Survey confirms country carers find its harder than city counterparts to access support.

CARER CHALLENGES: Rachael Herring understands the challenges rural carers face. Picture: Les Smith
CARER CHALLENGES: Rachael Herring understands the challenges rural carers face. Picture: Les Smith

Survey results which highlight the difficulties faced by country carers have come as no surprise to a Wagga woman.

The 2016 Regional Well-Being Survey has examined the experiences of 13,200 people, with results showing that carers living in regional areas had fewer places to turn to for help in comparison to city carers.

Rachael Herring has seen caring from multiple angles and knows the challenges faced by country carers.

The legal secretary cares for her mother, cared for an elderly relative while her own children were young, and is a volunteer with the Cancer Council.

She is also a former community transport co-ordinator and the mum of a daughter who beat leukaemia at the age of three.

While she has seen changes since daughter Kate, who is now 35, was treated in Sydney, Ms Herring said the issues remained the same for country carers.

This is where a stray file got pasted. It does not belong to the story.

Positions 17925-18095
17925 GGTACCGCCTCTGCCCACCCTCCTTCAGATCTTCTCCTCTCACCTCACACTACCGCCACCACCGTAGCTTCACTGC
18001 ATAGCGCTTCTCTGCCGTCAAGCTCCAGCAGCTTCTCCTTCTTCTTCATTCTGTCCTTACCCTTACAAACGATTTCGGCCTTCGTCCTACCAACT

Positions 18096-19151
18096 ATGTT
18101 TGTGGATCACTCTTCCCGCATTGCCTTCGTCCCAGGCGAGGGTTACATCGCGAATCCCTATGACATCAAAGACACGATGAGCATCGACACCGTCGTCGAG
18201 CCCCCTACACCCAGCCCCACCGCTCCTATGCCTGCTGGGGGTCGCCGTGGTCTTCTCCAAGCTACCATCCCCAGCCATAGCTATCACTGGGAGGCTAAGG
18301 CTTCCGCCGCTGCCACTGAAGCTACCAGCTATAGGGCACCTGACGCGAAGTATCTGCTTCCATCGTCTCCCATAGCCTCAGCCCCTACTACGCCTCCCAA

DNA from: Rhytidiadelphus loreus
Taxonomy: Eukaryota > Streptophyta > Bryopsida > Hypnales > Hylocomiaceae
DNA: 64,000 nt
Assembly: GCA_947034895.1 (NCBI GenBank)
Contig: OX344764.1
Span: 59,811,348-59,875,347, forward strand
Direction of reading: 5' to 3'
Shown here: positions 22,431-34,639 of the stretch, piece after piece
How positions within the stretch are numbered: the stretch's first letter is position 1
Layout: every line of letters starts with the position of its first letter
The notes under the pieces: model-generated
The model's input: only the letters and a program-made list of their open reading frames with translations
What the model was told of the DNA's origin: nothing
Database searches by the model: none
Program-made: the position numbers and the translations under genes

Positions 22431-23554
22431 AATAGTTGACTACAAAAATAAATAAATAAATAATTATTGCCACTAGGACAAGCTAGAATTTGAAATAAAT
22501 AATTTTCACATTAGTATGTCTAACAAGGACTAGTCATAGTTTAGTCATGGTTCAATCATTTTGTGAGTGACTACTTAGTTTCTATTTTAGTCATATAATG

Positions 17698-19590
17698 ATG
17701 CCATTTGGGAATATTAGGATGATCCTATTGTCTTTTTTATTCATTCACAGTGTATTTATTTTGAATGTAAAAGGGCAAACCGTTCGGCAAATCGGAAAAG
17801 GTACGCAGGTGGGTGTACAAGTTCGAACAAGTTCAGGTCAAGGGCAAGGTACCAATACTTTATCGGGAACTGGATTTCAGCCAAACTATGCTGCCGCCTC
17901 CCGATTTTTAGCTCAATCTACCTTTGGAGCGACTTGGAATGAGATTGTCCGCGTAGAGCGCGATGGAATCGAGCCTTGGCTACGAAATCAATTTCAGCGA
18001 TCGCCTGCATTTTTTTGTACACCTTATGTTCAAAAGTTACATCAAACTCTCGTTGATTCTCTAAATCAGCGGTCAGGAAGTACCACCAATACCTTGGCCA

“Carers face issues with distance, finding accommodation and the costs, as well,” she said. “When my daughter was treated in Sydney, there was nothing like Ronald McDonald House. We were given rooms in the nurses’ quarters. So I can certainly see an improvement, but there is still a long way to go.”

Ms Herring said her experience in community transport at Tumut had emphasised how necessary reliable transport was to carers.

“People don’t really think about it, until it happens to them and then their life is really full-on,” she said.

University of Canberra lead author, Associate Professor Jacki Schirmer, said carers living in remote regions experience more financial stress than those based in the city.

“When we asked people about their access to carer support services, we found that many living in regional areas had no places to turn for respite care, supportive GPs, home or financial support,” Dr Schirmer said.

“We also found that younger carers aged between 30 and 49 had higher rates of financial stress, psychological distress, social isolation, and poor well-being. This period is typically where people are raising their own family or find themselves sandwiched between their work and role as a carer.”

According to the survey, 15 per cent of regional Australians are caring for someone. Those aged between 50 and 64 had the highest proportion of carers at 19 per cent.


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